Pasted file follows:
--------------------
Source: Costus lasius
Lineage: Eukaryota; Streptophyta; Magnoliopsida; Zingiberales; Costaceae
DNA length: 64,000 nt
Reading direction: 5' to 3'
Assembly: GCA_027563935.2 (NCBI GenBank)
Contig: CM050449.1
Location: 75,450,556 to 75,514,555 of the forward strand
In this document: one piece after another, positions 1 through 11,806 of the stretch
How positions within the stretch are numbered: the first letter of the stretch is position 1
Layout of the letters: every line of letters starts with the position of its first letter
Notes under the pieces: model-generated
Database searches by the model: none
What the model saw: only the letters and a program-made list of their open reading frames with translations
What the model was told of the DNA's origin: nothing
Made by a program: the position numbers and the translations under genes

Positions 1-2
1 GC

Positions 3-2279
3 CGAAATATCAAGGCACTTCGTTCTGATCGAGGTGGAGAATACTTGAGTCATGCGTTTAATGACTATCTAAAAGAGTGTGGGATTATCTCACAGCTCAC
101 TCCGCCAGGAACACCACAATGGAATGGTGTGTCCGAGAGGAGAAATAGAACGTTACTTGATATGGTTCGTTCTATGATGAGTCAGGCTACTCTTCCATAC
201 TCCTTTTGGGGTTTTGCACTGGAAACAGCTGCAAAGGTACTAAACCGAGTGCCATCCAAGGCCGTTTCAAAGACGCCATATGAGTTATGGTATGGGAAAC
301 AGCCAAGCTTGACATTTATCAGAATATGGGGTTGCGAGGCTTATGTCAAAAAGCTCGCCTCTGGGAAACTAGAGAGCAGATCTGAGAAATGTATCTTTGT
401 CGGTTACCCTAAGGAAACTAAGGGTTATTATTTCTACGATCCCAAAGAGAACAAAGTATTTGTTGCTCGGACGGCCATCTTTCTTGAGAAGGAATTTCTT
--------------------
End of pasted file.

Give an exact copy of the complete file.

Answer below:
Source: Costus lasius
Lineage: Eukaryota; Streptophyta; Magnoliopsida; Zingiberales; Costaceae
DNA length: 64,000 nt
Reading direction: 5' to 3'
Assembly: GCA_027563935.2 (NCBI GenBank)
Contig: CM050449.1
Location: 75,450,556 to 75,514,555 of the forward strand
In this document: one piece after another, positions 1 through 11,806 of the stretch
How positions within the stretch are numbered: the first letter of the stretch is position 1
Layout of the letters: every line of letters starts with the position of its first letter
Notes under the pieces: model-generated
Database searches by the model: none
What the model saw: only the letters and a program-made list of their open reading frames with translations
What the model was told of the DNA's origin: nothing
Made by a program: the position numbers and the translations under genes

Positions 1-2
1 GC

Positions 3-2279
3 CGAAATATCAAGGCACTTCGTTCTGATCGAGGTGGAGAATACTTGAGTCATGCGTTTAATGACTATCTAAAAGAGTGTGGGATTATCTCACAGCTCAC
101 TCCGCCAGGAACACCACAATGGAATGGTGTGTCCGAGAGGAGAAATAGAACGTTACTTGATATGGTTCGTTCTATGATGAGTCAGGCTACTCTTCCATAC
201 TCCTTTTGGGGTTTTGCACTGGAAACAGCTGCAAAGGTACTAAACCGAGTGCCATCCAAGGCCGTTTCAAAGACGCCATATGAGTTATGGTATGGGAAAC
301 AGCCAAGCTTGACATTTATCAGAATATGGGGTTGCGAGGCTTATGTCAAAAAGCTCGCCTCTGGGAAACTAGAGAGCAGATCTGAGAAATGTATCTTTGT
401 CGGTTACCCTAAGGAAACTAAGGGTTATTATTTCTACGATCCCAAAGAGAACAAAGTATTTGTTGCTCGGACGGCCATCTTTCTTGAGAAGGAATTTCTT